Economics professor Charles Wheelan ’88 led the third annual “Global Policy Practicum to Jordan and Israel” this past interim. The Rockefeller Center for Public Policy funds the annual trip, a component of the Public Policy 85 class, as part of the College’s experiential learning initiatives.
This article is a part of our new culminating beat experience initiative, in which our beat reporters write longer-term investigative articles within their areas of expertise. The author is our Moving Dartmouth Forward beat reporter.
The federal Department of Education’s Office for Civil Rights began investigating Dartmouth for a potential violation of Title IX on Aug. 21, Vermont Public Radio reported in late October. The College has been under investigation for a separate complaint since May 31, 2013.
Geisel faculty and experts responded to the Geisel School of Medicine’s decision to drop the Geisel 2020 Strategic Plan for Excellence — aimed at improving Geisel’s rankings — with mixed opinions about how the change would affect Geisel’s admissions.
One year after the College instituted a new policy that precluded students from receiving credit for qualifying scores on Advanced Placement exams in high school, professors in departments that offer large introductory courses aimed at first-year students report few changes in enrollment patterns of these courses.
With the start of fall classes, the first women’s, gender and sexuality studies courses are being offered after the program changed its name from women’s and gender studies in July.
Dartmouth failed to crack the top 10 on the U.S. News and World Report’s annual ranking of national universities for the second consecutive year, falling to a tie for 12th place with Northwestern University. The College also rose in the publication’s best undergraduate teaching list, rising from fourth to second place this year, although the College had ranked first for multiple years prior to 2014.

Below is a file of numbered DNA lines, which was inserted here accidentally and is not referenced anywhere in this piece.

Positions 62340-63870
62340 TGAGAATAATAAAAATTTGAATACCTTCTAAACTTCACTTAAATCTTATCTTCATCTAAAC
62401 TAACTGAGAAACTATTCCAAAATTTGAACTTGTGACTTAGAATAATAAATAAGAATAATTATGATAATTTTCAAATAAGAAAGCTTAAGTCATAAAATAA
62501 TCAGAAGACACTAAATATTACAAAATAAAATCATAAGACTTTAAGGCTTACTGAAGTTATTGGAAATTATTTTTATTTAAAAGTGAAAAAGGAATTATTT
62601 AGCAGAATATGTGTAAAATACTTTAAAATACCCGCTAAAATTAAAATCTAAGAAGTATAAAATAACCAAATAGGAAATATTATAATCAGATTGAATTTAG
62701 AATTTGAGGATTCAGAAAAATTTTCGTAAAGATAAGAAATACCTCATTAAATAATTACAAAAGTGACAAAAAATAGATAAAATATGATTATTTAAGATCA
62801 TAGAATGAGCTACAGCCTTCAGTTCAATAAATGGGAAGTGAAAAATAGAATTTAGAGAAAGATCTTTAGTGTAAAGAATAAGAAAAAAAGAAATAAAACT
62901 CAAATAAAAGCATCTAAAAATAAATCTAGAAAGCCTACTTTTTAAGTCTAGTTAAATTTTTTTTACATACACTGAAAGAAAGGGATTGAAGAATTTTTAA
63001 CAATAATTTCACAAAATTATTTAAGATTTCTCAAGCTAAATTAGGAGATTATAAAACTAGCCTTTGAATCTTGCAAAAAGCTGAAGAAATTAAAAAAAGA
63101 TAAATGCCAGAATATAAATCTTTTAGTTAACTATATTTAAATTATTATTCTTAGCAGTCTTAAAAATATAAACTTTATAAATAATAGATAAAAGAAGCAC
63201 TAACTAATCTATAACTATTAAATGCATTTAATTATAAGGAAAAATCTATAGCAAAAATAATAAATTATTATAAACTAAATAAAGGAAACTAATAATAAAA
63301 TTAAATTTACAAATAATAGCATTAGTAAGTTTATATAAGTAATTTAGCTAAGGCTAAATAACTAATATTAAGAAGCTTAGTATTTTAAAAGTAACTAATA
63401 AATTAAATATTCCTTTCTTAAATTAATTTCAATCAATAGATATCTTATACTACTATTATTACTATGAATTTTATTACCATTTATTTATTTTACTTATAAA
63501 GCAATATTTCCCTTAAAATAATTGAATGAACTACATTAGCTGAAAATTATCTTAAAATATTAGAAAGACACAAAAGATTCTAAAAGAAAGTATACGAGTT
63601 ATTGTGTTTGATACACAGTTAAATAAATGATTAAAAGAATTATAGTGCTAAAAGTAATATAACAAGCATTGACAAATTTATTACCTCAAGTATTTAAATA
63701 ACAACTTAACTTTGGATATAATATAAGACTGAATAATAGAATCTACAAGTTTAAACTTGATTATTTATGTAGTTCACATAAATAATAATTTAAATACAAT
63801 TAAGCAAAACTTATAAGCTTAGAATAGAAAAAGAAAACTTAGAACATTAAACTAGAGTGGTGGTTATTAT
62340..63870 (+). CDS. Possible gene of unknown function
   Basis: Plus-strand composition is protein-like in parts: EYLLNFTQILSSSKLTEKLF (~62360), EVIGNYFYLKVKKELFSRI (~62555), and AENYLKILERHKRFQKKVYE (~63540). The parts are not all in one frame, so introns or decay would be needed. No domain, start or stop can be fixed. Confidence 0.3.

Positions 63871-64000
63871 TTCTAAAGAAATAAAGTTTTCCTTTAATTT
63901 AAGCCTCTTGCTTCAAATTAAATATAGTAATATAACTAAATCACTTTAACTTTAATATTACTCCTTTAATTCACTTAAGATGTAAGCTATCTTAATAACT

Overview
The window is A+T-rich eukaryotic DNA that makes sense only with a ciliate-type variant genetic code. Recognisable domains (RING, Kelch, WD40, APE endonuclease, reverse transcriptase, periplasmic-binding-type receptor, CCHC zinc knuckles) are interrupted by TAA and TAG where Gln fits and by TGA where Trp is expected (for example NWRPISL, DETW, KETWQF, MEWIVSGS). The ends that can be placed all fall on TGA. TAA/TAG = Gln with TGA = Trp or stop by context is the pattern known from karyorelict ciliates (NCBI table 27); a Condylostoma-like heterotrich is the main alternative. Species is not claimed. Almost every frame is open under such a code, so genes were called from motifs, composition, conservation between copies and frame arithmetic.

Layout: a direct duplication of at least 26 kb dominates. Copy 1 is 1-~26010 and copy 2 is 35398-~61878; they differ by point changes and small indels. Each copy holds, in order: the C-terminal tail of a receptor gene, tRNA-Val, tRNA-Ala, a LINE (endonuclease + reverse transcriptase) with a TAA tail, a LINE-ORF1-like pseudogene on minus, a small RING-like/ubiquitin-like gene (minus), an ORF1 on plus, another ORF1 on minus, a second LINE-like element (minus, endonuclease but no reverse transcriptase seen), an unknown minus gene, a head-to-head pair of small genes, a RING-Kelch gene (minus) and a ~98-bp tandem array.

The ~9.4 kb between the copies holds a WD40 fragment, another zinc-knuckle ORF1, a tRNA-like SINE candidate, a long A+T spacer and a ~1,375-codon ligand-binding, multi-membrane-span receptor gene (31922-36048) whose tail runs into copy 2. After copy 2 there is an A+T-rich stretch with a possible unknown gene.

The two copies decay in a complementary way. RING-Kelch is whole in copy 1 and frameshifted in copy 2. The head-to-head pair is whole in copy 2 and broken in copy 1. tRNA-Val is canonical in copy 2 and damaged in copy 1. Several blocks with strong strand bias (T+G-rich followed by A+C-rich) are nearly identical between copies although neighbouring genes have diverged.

In the lead-up to the annual U.S. News and World Report rankings, interim dean of admissions and financial aid Paul Sunde said he hopes that the policy initiatives of “Moving Dartmouth Forward” will be recognized in the rankings.
Rare Essentials, a women’s clothing store on Hanover’s Main Street, is closing following the sudden death of one of the co-owners.
New Hampshire Governor Maggie Hassan discussed issues relating to education, financial opportunities and budgets across the state at yesterday’s conversation with students, faculty and Upper Valley community members. Economics professor Charles Wheelan ’88 moderated the discussion, which took place at the Rockefeller Center.
Students and community members alike will have the opportunity to participate in the Memorial Challenge this Saturday, an event dedicated to the memories of Blaine Steinberg and Torin Tucker, members of the Class of 2015, who both died suddenly last year due to heart complications. The event, which is centered around physical fitness, encourages participants to challenge themselves with CrossFit- and nordic ski-themed exercises as well as raise money for the Dartmouth-Hitchcock Heart and Vascular Center.
Although 15 percent of the College’s undergraduates receive need-based financial aid, students’ experiences with aid — shaped by unique circumstances — still vary.